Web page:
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November 22, 2011

Holidays, Gotcha, Matcha, In the Store

Filed under: Black Tea,Newsletter,Tea and Health,Tea Classes,Tea Culture — wbwingert @ 12:50 pm
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Holidays


Gotcha Matcha

In the store

 

 

Featured Teas

 

Cranberry Peach is a crisp

refreshing cup of goodness

 

Holiday Delight is back –

last years’ best seller

What would Thanksgiving be

without Pumpkin Pie!

Overdo it?  Try our

Tulsi Detox or Balance

herbal blends to set

things right

Latest Tea Menu

 

Please visit our

Newest partner

in Tea

32nd Shea

32ndShea is

a new bistro

in Phoenix

 

 

 

 

Holidays

 

 

Happy Thanksgiving all…

  • New Hours – Effective 1 November 2011 we will open at 9am andstay open later until 7pm Monday-Friday,no change to our Saturday hours 9am-5pm
  • We will be open 9am-7pm this Friday with special sale prices.  After shopping all night stop in to relax
  • We will be open 12pm-5pm Sunday December 4th, 11th, and 18th
  • Free gift wrap or free shipping on all purchases over $50
  • New products – Tea Sac clips and Double Walled glass mugs keep your tea warm on cool fall mornings
  • Lots of new teas and great gift ideas

 

 

Gotcha Matcha

 

 

Making matcha is a complex processMatcha, the finely milled, emerald green tea powder, has been used in the traditional Japanese Tea Ceremony for centuries. In modern times, matcha has also been used to flavor and color foods such as soba noodles, green tea ice cream and a variety of Japanese sweets. In the west, matcha found its way into smoothies and lattes and is popular because of its rich taste and multitude of healthy nutrients.


How is it made?

While tea is produced in different countries throughout the world, matcha is unique to Japan. It is grown by local farmers using traditional methods from growing to milling. Matcha is made from shade-grown tea leaves used to make gyokuro. The preparation of matcha  starts several weeks before the harvest, when the tea plants are covered with bamboo mats or tarp in order to reduce the exposure to sunlight, and thereby increasing the chlorophyll  content in the plant. It is the high chlorophyll content  that gives matcha its distinctly green color. After plucking , the leaves are laid out flat to dry. During the drying process the leaves will crumble somewhat and are known as tencha. Tencha is then de-veined, de-stemmed and stone milled into a fine, bright green matcha powder.  Only ground tencha can be called matcha.  Powdered green teas made from other varietals, like sencha, are known as konacha –literally meaning “powder tea”. The most famous matcha producing tea regions in Japan are Uji in Kyoto, Nishio in Aichi, Shizuoka and northern Kyushu.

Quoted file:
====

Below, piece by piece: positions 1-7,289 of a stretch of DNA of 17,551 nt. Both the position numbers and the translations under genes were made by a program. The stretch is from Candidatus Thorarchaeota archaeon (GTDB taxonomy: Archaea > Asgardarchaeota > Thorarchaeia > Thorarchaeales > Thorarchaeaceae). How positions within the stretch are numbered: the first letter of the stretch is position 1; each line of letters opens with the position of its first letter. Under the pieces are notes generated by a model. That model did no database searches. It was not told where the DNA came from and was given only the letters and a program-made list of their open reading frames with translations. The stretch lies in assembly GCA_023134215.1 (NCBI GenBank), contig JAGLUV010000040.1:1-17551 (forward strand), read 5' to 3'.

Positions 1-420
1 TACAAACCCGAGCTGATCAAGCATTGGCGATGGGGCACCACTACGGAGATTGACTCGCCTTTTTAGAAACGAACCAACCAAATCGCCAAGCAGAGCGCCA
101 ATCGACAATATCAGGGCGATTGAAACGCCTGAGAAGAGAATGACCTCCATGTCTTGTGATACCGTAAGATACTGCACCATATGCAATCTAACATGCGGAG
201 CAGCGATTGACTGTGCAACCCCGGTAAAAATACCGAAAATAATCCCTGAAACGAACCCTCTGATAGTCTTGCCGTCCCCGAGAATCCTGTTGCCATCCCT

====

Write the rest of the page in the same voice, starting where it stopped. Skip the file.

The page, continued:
read more in the blog

What is so good about matcha?

How do I make it?

 

 

It’s the Season

 

 

Where else can you sit and relax with a cup of tea while caring staff prepare gifts for you?  Nowhere but Souvia of course.

We take the stress out of gift-buying by helping you create the personal, unique gifts.

We have tea samplers, starter sets, chocolates and more.

So, stop in or call – we will put together your gift and even ship it for you!

What could be easier!

 

 

Thanks for Reading…

 

 

Thanks for reading this month.  We are wishing everyone a happy, relaxing Thanksgiving. We hope you’ll visit us in the store, at one of our partners or online soon.  If you can’t get in, remember… we ship orders over $50 for free the same day and your tea will arrive quickly!

 

November 21, 2011

Gotcha Matcha

Filed under: Green Tea,Phoenix,Tea and Health — wbwingert @ 3:34 pm
matcha green tea

Matcha makes a smooth brew

GOTCHA MATCHA….

Matcha, the finely milled, emerald green tea powder, has been used in the traditional Japanese Tea Ceremony for centuries. In modern times, matcha has also been used to flavor and color foods such as soba noodles, green tea ice cream and a variety of Japanese sweets. In the west, matcha found its way into smoothies and lattes and is popular because of its rich taste and multitude of healthy nutrients.

How is it made?

While tea is produced in different countries throughout the world, matcha is unique to Japan. It is grown by local farmers using traditional methods from growing to milling.

Matcha is made from shade-grown tea leaves used to make gyokuro. The preparation of matcha  starts several weeks before the harvest, when the tea plants are covered with bamboo mats or tarp in order to reduce the exposure to sunlight and thereby increasing the chlorophyll  content in the plant. It is the high cholorphyll content  that gives matcha its distinctly green color. After plucking , the leaves are laid out flat to dry. During the drying process the leaves will crumble somewhat and are known as tencha. Tencha is then de-veined, destemmed and stone milled into a fine, bright green matcha powder.  Only ground tencha can be called matcha, powered green teas made from other varietals, like sencha, are known as konacha –literally meaning “powder tea”.